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Australia bears biggest brunt of Shell write-down

Published date: 03 July 2020

Australia bore the brunt of Shell’s $22bn impairment charge this week, with the write-down reflecting its expansion into unconventional gas and pioneering floating LNG (FLNG) technology with the 3.6mn t/yr Prelude venture.

Shell said it will write down the value of its Australian gas assets by between $8bn-9bn, with up to 40pc of its asset impairment from Australia.

Along with Prelude, the other Australian asset to see its value cut was Shell’s upstream coal bed-methane (CBM) gas fields that provide feedstock for the 8.5mn t/yr Queensland Curtis LNG (QCLNG), which it bought through the £47bn ($58.6bn) purchase of UK energy firm BG Group in 2015.

It also bought Australian CBM producer Arrow Energy in 2010 for A$3.5bn through a 50:50 joint venture with Chinese state-controlled energy firm PetroChina. This gave Shell the largest CBM reserves in Queensland and east Australia. The Arrow purchase was to be the launching pad for a fourth LNG plant at the Queensland port of Gladstone. But this was shelved in February 2015 before Shell bought QCLNG.

Shell said it will use the Arrow gas to provide feedstock for QCLNG. One of the reason why the Arrow gas has moved from a standalone project to providing backfill for an existing project is that earlier expectations of the proven and probable reserves of the Queensland CBM fields have been wound back, with Shell facing the largest write-down in CBM reserves over the past five years.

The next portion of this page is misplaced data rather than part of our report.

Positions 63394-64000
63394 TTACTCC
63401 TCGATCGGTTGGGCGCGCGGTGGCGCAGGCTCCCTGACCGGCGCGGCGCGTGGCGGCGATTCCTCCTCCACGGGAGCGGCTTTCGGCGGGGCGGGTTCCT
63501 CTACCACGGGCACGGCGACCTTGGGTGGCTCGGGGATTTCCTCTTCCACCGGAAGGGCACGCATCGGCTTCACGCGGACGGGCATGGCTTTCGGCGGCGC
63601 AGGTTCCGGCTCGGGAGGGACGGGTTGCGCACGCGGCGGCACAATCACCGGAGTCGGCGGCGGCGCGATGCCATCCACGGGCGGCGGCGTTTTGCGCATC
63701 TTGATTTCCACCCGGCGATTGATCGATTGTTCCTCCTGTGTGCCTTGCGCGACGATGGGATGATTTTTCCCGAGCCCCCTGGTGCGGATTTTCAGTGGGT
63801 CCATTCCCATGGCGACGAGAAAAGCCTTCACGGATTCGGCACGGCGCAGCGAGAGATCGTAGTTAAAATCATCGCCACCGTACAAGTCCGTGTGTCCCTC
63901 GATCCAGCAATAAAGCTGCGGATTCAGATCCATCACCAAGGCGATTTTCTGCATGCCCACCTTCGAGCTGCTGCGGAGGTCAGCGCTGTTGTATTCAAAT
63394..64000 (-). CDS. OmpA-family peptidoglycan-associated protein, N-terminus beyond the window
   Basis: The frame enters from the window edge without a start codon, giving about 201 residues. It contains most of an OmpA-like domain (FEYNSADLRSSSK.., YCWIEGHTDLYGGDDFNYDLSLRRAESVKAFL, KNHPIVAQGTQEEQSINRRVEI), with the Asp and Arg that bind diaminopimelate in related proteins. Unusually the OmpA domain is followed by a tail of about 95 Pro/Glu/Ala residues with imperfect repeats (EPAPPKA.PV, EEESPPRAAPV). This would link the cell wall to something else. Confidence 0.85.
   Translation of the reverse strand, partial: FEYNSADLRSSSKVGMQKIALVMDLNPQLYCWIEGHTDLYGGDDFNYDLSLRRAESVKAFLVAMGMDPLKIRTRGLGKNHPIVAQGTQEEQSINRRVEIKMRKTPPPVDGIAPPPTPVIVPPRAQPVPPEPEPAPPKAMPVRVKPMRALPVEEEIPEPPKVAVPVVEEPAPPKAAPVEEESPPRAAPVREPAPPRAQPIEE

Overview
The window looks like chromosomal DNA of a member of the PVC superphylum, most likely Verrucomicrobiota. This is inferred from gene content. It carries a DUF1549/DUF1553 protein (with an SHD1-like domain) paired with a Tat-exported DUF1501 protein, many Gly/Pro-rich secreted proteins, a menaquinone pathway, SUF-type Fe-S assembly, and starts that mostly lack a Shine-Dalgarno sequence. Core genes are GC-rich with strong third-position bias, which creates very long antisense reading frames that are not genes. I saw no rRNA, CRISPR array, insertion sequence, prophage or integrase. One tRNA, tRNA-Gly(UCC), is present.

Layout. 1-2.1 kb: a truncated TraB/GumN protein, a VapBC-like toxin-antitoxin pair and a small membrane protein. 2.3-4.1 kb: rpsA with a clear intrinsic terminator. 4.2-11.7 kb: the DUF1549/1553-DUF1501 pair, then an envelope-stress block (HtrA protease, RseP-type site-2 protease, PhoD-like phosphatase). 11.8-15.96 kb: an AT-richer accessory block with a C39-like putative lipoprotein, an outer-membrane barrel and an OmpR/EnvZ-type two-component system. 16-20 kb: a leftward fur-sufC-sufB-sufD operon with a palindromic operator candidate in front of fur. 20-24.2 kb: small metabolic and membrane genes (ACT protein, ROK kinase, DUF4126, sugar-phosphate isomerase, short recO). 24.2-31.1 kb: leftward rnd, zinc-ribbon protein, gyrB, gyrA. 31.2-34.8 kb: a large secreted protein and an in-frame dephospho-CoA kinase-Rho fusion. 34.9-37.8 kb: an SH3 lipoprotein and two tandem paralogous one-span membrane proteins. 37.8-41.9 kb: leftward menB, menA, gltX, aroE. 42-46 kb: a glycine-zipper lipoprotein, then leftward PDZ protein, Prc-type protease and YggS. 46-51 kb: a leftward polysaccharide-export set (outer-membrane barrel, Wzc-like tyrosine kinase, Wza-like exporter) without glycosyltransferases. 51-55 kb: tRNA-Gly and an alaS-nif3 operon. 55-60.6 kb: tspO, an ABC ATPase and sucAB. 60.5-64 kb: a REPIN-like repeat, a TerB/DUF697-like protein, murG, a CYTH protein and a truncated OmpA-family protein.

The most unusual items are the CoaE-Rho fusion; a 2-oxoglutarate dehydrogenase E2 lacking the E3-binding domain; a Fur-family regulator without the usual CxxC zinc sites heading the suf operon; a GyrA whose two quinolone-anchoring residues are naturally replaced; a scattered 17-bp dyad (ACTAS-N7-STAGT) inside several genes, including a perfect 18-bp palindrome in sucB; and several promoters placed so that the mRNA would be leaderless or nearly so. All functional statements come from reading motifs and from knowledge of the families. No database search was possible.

Shell’s gas reserves in east Australia, which are all within Queensland CBM fields, dropped by 30pc since 2016 to 7,887PJ (211bn m³), according to data from the Australian Energy Regulator this week. Shell does not publish its east Australia gas production but this reserves write-down is greater than what it has produced over the same period.

The sanctioning of Prelude FLNG offshore Western Australia (WA) in 2011 was promoted as ushering in an era of opening up gas fields, otherwise stranded because they were too far from the coast to build a pipeline to a liquefaction or processing plant.

Prelude was originally scheduled to start first shipments by late 2016 or early 2017 but shipped its first cargo in June 2019, more than 2½ years later.

But Australia’s only FLNG project has been off line since February after the country’s offshore regulator ordered Shell to carry out additional work following three safety incidents between 18 September and 9 January. Shell has yet to provide any guidance when Prelude will return to production.

Shell has become the largest producer of LNG in Australia through its interests in QCLNG, Prelude and a 25pc stake in WA’s 15.6mn t/yr Gorgon LNG, which started shipments in 2015 and is operated by Chevron. These three projects were all sanctioned during Australia’s LNG expansion boom when seven projects were sanctioned between 2009 and 2012. They added 62.3mn t/yr of nameplate capacity, of which 16.18mn t/yr is owned by Shell and representing more than a quarter of the additional capacity.

Prior to the LNG expansion boom the firm’s only Australian interest in LNG was a 16.66pc stake in WA’s 16.3mn t/yr North West Shelf LNG operated by Australian independent Woodside Petroleum.

Shell is still investing in Australia, but it has moved into electricity retailing as part of its wider group move away from hydrocarbons.


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